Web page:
The Internal Revenue Service says your stimulus payment has been sent, but there’s still a chance you’ll have to ask for the money when you file your taxes.
The I.R.S. said on Tuesday that the payments, including the most recent $600 checks and the earlier $1,200 installments, have been issued. Most eligible people should have received their payments by now, even though an estimated 13 million payments were misdirected last month and had to be rerouted.
If you believe part or all of your payment is missing, however, you’ll still be able to recover it through a credit when filing your 2020 tax return. The so-called Recovery Rebate Credit can be found on line 30 of the 2020 Form 1040 or 1040-SR.
It’s quite possible you’re entitled to a bigger check than you received if your financial situation or status changed last year: The recovery credit is based on an individual’s 2020 tax year information, while the most recent stimulus payment was based on the 2019 tax year. (For the first stimulus check, the I.R.S. said a 2018 return may have been used if the 2019 was not filed or processed.)
The quickest way to recover the credit is by filing a tax return electronically — and if you earn $72,000 or less, you can do it for free through the I.R.S. Free File program.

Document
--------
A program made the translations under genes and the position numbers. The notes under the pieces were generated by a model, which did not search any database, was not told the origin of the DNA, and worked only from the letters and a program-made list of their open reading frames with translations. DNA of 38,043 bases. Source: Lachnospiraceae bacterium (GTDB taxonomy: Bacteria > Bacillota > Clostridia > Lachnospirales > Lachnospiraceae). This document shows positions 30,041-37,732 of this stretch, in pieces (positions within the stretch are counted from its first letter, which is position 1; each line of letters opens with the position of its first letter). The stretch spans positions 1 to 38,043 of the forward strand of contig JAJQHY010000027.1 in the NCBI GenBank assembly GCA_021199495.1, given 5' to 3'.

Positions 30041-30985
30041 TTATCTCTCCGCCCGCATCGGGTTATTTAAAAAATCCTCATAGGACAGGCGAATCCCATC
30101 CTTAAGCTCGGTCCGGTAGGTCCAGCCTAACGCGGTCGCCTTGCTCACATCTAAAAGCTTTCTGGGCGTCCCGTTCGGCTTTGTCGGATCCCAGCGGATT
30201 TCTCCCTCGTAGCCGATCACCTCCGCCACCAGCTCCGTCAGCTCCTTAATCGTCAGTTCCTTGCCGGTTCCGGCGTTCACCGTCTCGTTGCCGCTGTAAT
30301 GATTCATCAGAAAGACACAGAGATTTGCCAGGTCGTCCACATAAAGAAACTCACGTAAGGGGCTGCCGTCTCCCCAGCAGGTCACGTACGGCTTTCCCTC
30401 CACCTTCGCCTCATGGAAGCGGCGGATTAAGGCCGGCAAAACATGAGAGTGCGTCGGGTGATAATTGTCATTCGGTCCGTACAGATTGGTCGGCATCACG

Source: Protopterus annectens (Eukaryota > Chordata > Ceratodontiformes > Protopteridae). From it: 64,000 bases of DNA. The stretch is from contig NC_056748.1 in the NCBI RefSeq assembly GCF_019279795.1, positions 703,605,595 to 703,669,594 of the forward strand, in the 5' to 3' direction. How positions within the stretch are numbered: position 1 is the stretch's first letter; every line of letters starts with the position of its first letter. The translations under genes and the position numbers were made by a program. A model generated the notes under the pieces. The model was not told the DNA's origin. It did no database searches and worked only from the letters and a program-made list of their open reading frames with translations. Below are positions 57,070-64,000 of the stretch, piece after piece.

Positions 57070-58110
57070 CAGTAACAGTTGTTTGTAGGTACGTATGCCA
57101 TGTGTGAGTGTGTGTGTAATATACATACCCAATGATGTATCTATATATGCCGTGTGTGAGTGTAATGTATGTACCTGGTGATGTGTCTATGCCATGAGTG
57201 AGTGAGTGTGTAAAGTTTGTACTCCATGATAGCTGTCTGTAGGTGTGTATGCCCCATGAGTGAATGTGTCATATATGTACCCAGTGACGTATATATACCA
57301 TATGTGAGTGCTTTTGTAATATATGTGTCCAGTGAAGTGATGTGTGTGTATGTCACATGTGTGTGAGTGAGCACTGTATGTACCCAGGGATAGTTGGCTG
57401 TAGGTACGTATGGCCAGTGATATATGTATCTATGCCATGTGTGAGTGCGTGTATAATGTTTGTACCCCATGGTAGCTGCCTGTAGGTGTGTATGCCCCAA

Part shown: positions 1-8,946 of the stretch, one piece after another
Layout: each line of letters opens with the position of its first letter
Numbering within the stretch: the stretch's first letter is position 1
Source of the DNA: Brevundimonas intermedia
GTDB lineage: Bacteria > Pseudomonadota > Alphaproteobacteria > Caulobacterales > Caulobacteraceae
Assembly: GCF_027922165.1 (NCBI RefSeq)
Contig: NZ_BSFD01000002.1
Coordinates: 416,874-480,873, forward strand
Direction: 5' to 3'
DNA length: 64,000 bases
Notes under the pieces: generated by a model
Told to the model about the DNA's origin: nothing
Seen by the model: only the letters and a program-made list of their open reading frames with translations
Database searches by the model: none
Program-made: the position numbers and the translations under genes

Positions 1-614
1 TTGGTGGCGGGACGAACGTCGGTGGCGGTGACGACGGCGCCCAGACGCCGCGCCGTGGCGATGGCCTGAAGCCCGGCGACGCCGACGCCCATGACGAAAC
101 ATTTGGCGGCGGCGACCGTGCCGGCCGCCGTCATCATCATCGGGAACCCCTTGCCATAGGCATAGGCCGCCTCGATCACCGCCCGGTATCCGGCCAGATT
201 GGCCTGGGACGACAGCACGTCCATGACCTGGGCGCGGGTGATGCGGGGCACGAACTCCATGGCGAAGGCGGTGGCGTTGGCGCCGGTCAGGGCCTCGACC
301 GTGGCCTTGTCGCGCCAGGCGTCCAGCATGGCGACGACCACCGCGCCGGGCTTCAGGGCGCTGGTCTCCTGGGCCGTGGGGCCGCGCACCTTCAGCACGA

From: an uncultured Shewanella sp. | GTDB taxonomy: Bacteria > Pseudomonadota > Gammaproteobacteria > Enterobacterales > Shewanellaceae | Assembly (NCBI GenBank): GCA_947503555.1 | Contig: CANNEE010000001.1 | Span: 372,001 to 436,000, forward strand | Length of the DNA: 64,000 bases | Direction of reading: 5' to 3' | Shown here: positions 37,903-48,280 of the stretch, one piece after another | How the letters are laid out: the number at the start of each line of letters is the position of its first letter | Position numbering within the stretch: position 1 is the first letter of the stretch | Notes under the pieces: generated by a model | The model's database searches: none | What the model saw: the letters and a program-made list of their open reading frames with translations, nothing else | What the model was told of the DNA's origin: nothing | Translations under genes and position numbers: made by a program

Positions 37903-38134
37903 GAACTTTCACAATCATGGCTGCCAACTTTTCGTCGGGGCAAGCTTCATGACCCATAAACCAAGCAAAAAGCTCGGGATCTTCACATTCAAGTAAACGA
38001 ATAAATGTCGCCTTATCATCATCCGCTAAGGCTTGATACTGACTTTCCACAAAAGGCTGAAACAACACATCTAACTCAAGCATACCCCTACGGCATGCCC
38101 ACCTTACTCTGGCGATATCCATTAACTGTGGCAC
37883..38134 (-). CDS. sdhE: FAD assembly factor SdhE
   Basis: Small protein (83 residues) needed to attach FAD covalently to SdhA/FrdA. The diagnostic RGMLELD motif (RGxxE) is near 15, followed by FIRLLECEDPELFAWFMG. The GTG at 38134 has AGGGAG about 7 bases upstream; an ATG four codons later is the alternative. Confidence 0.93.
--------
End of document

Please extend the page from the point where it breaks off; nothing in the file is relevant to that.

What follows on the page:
Starting last April, the I.R.S. and Treasury issued more than 160 million payments to taxpayers, totaling more than $270 billion. In the latest round, beginning roughly in early January, the I.R.S. sent more than 147 million payments, totaling more than $142 billion.
A North Dakota bill that an Apple executive had warned “threatens to destroy iPhone as you know it” died in a vote on Tuesday.
Three-quarters of North Dakota’s 48 state senators voted against the bill, which sought to prohibit Apple and Google from forcing North Dakota companies to hand over a share of their app sales.
The bill targeted Apple’s and Google’s practices of charging a commission of up to 30 percent on many app sales. The companies brought in a combined $33 billion from those commissions last year, according to estimates from Sensor Tower, an app data firm.
Companies like Epic Games, Spotify and Match Group, along with some smaller app developers, have protested the commissions as artificially high, arguing that Apple and Google can only charge them because they are a duopoly and that app makers have little choice but to deal with them to reach customers. The two tech giants make the software that underpin nearly all of the world’s smartphones.
The bill attracted intense lobbying on both sides. Apple in particular feared it would set a dangerous precedent for its business, enabling app…
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